NOTE: Aboriginal and Torres Strait Islander people are warned that the following article contains the name and images of a person who has died. The family have granted the media permission to use both.

Indigenous actor and Australian cinema icon David Dalaithngu has passed away, aged 68.

South Australian Premier Steven Marshall announced the news in a statement last night: “It is with deep sadness that I share with the people of South Australia the passing of an iconic, once-in-a-generation artist who shaped the history of Australian film and Aboriginal representation on screen – David Gulpilil Ridjimiraril Dalaithngu.

“An actor, dancer, singer and painter, he was also one of the greatest artists Australia has ever seen.”

Born in Arnhem Land, NT, in 1953, where he grew up steeped in the traditions and customs of the Yolngu people, Dalaithngu was already a skilled tribal dancer and performer when he was handpicked by British director Nicolas Roeg to star in Walkabout (1971), an adaptation of the novel by James Vance Marshall.

Walkabout

The 16-year-old Dalaithngu made his film debut as the unnamed indigenous youth who befriends two white children (Jenny Agutter and Luc Roeg) after they are abandoned in the outback by their deranged father.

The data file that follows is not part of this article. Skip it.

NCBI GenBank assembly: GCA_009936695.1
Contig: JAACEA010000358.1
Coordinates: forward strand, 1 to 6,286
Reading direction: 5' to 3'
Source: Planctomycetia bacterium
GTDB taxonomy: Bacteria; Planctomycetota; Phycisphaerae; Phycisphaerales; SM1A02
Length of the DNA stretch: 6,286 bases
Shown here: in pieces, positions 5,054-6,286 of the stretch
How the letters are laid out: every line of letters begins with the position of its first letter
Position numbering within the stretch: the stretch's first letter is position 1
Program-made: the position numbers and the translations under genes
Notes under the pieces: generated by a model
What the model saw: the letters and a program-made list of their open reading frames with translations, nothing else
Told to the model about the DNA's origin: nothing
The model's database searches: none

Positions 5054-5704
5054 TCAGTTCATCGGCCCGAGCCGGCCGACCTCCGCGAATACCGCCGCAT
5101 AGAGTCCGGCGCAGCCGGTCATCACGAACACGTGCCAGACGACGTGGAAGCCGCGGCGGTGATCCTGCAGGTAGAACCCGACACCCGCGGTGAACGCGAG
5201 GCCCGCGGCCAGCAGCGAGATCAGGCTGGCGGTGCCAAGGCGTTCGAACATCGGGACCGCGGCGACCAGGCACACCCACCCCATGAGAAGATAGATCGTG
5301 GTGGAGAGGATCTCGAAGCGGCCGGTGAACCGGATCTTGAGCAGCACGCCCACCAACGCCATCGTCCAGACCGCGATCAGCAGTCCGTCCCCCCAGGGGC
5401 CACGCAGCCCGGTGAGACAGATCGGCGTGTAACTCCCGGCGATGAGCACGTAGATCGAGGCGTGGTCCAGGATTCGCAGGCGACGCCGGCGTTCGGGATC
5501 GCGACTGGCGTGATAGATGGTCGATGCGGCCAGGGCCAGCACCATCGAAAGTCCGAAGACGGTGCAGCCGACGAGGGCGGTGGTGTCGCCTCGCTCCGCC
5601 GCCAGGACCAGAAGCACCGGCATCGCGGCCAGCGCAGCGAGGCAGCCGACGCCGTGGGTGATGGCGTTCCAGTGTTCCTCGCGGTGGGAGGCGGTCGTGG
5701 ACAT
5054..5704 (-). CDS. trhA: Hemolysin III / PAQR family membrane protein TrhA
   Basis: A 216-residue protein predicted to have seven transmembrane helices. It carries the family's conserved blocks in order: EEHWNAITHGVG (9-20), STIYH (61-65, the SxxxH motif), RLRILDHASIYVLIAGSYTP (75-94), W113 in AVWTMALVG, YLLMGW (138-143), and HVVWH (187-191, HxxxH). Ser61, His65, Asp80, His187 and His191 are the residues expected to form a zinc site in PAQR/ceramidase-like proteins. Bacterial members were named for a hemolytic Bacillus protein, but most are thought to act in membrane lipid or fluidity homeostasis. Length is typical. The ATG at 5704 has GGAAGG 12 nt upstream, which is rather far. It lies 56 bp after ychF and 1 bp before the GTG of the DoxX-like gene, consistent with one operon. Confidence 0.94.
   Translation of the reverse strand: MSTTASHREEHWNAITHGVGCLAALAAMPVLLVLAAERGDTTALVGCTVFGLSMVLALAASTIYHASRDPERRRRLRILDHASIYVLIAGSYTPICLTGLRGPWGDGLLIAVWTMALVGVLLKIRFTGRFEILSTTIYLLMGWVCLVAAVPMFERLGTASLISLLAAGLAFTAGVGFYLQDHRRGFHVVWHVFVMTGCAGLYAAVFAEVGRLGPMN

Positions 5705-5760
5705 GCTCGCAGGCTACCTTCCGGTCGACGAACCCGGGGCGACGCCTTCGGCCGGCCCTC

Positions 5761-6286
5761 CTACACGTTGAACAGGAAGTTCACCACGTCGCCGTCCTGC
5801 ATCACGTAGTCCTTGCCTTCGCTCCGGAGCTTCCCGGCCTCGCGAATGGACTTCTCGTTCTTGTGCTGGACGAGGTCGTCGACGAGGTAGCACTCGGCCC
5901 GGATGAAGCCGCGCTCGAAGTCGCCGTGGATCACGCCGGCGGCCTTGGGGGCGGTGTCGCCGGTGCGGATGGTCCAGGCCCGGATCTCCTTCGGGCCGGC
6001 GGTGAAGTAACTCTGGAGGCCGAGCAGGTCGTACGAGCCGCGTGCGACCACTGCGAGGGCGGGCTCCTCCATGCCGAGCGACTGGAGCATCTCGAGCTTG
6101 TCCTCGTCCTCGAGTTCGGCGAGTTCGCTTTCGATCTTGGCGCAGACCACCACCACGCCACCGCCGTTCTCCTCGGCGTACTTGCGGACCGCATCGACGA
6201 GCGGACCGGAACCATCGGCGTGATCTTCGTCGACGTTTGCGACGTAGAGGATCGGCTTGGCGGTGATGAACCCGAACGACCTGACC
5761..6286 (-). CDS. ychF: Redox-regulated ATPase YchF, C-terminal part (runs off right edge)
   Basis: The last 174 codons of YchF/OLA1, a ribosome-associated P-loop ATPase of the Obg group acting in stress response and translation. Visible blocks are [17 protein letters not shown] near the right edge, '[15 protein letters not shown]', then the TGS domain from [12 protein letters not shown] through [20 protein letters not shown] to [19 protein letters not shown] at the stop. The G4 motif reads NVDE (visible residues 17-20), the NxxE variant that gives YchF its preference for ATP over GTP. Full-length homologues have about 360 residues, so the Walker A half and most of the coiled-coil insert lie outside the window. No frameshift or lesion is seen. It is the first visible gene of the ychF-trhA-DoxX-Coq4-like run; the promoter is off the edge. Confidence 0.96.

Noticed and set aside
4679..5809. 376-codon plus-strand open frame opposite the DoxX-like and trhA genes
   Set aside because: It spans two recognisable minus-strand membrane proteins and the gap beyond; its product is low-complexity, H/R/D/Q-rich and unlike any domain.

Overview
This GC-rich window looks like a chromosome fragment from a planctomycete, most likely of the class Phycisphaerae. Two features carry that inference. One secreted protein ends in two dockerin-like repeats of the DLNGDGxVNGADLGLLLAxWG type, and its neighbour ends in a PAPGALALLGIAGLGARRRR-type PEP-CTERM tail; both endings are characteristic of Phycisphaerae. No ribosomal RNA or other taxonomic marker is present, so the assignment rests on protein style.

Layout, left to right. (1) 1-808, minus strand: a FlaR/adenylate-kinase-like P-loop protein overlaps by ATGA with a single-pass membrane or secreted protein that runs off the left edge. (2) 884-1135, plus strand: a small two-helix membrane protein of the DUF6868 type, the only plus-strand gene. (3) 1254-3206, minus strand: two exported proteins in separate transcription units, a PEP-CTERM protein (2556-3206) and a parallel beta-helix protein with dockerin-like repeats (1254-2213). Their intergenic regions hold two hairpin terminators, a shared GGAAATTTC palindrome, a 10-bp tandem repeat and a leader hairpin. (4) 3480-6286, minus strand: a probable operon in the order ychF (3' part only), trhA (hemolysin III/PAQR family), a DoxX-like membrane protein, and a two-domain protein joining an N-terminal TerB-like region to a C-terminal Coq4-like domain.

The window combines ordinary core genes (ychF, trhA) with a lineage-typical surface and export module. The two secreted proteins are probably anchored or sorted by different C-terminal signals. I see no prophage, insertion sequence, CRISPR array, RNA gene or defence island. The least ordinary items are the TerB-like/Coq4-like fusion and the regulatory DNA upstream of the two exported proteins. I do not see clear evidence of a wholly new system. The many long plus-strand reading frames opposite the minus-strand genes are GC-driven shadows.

Walkabout is one of the great Australian films made by an international director, beautifully capturing the harsh milieu of the outback and the collision of two vastly different cultures. It was also the first film of its time to cast an indigenous actor in a leading role, launching Dalaithngu on a career path that has spanned 50 years.

The actor’s other iconic roles during the 1970s include Fingerbone Bill in the classic Storm Boy (1976), the enigmatic Chris Lee in Peter Weir’s mystical The Last Wave (1977), and friend to Dennis Hopper’s wild bushranger in Phillipe Mora’s cult favourite Mad Dog Morgan (1976).

Storm Boy

Dalaithngu’s talents were brought to a global audience in 1986 with the success of Crocodile Dundee – in which he demonstrates his flair for comedy as Mick’s mate, Neville – and was subsequently honoured as a Member of the Order of Australia for his services to the arts.   

However, it’s in the smaller local productions following Dundee that he has delivered some of his finest work. A favourite of director Rolf de Heer, the pair have collaborated on The Tracker (2002) and Charlie’s Country – for which Dalaithngu received the 2015 AACTA/AFI award for Best Actor – as well as the groundbreaking Ten Canoes (2006).

David Dalaithngu’s remarkable body of work and indelible impact on Australian cinema is best described by de Heer in a piece written for The Sydney Morning Herald in 2015: “If we remember that David started his career shortly after the 1967 referendum granting Australian citizenship to Aboriginal people, we get some idea of what a trailblazer he has been, how by the sheer quality of his work, and his almost magical presence, he has forged a path that wasn’t there before, one that others have since been able to follow.”

Diagnosed with lung cancer in 2017, he was given just six months to live but defied the odds to complete the documentary feature My Name is Gulpilil, which he described as  “my story of my story.” It’s a final, moving tribute to the great man and pioneer who straddled two cultures.